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Pathol Res Pract. 2005;201(7):479-86.

The role of CD24 in various human epithelial neoplasias.

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  • 1Department of Pathology and Research Center for Resistant Cells, Chosun University College of Medicine, Gwangju, Republic of Korea.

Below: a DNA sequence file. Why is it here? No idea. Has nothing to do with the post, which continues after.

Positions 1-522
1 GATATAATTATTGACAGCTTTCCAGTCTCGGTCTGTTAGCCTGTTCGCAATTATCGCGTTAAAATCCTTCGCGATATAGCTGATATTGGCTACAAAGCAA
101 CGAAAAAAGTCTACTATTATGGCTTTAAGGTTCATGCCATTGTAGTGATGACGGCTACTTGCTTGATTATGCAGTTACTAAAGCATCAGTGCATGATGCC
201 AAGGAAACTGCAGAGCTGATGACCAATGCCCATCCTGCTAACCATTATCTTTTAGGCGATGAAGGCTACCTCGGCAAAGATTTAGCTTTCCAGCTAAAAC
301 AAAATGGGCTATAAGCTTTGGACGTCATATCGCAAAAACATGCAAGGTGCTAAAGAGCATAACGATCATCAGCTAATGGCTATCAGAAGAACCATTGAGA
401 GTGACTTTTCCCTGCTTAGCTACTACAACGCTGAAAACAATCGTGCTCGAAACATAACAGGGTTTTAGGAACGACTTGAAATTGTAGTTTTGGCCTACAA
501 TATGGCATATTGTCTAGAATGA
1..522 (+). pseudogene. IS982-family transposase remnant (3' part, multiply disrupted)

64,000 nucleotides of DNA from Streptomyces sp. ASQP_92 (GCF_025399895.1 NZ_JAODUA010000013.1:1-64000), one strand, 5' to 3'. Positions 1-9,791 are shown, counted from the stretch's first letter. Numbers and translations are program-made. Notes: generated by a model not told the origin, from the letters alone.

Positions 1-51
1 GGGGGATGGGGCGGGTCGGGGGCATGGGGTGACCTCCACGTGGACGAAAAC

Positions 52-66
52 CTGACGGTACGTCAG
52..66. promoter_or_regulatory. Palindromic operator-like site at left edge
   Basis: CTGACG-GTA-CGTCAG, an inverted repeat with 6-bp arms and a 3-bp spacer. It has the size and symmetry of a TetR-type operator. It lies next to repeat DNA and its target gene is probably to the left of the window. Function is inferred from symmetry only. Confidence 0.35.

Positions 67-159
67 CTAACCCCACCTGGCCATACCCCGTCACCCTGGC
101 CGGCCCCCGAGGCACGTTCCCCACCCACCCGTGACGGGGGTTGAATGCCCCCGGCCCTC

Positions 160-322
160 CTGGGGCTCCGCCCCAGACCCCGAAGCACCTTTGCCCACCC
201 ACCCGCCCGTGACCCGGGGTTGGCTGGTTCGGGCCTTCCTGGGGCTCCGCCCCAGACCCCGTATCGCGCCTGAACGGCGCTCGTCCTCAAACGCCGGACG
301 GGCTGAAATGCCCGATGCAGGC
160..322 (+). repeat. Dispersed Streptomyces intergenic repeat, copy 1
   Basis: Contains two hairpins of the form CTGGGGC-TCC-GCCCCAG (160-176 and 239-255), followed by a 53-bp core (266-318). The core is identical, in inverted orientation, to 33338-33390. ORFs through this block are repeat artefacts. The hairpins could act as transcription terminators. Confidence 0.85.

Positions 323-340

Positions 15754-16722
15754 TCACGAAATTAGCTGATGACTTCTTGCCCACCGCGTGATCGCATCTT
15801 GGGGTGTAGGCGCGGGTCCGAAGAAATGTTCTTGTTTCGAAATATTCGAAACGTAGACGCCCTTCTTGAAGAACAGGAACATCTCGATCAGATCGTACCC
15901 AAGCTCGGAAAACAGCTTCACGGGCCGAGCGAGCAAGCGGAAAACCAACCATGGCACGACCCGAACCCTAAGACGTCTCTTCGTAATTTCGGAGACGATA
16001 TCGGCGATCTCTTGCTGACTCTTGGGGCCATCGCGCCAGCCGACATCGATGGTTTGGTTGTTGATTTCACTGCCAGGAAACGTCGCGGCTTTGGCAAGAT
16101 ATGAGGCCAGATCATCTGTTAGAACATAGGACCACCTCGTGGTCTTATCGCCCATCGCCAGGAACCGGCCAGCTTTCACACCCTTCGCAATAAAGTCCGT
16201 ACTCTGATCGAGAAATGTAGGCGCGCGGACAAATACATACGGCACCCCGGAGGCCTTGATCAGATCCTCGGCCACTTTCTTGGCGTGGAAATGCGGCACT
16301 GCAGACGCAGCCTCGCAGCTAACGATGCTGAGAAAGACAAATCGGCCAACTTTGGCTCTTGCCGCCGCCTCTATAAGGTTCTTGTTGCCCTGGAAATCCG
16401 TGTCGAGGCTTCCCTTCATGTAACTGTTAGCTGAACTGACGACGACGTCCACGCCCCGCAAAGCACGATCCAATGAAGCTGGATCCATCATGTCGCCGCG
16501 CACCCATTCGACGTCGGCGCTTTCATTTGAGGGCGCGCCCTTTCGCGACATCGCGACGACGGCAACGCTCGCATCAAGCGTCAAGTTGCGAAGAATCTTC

CD24 is a small, heavily glycosylated glycosylphosphatidylinositol-linked cell surface protein, which is expressed in hematologic malignancies and in a large variety of solid tumors. It appears to function as a ligand of P-selectin, an adhesion molecule present in activated platelets and endothelial cells. The authors aimed at evaluating CD24 protein expression in adenoma and adenocarcinoma of the stomach, colon, gallbladder, ovary, and breast to establish a correlation with clinicopathologic data. Staining was evaluated using four degrees of positivity (negative, weakly, moderately, strongly positive), and the staining patterns (membranous vs. intracytoplasmic) were analyzed for statistical analysis. The present study clearly demonstrates that CD24 is abundantly expressed in adenocarcinoma compared to adenoma of the colon and breast. Moreover, the positivity degree of CD24 expression increases with positive nodal status in advanced gastric carcinoma. Intracytoplasmic CD24 expression was found to be highly associated with adenocarcinoma of the colon, gallbladder, and ovary compared to the adenoma group of those organs, and with the positive nodal status compared to the negative nodal status of the colonic adenocarcinoma. We conclude that the degree of positivity and the staining pattern of CD24 constitute an important molecular marker for various epithelial neoplasms, which could help to define malignant transformation and to predict lymph node metastasis.

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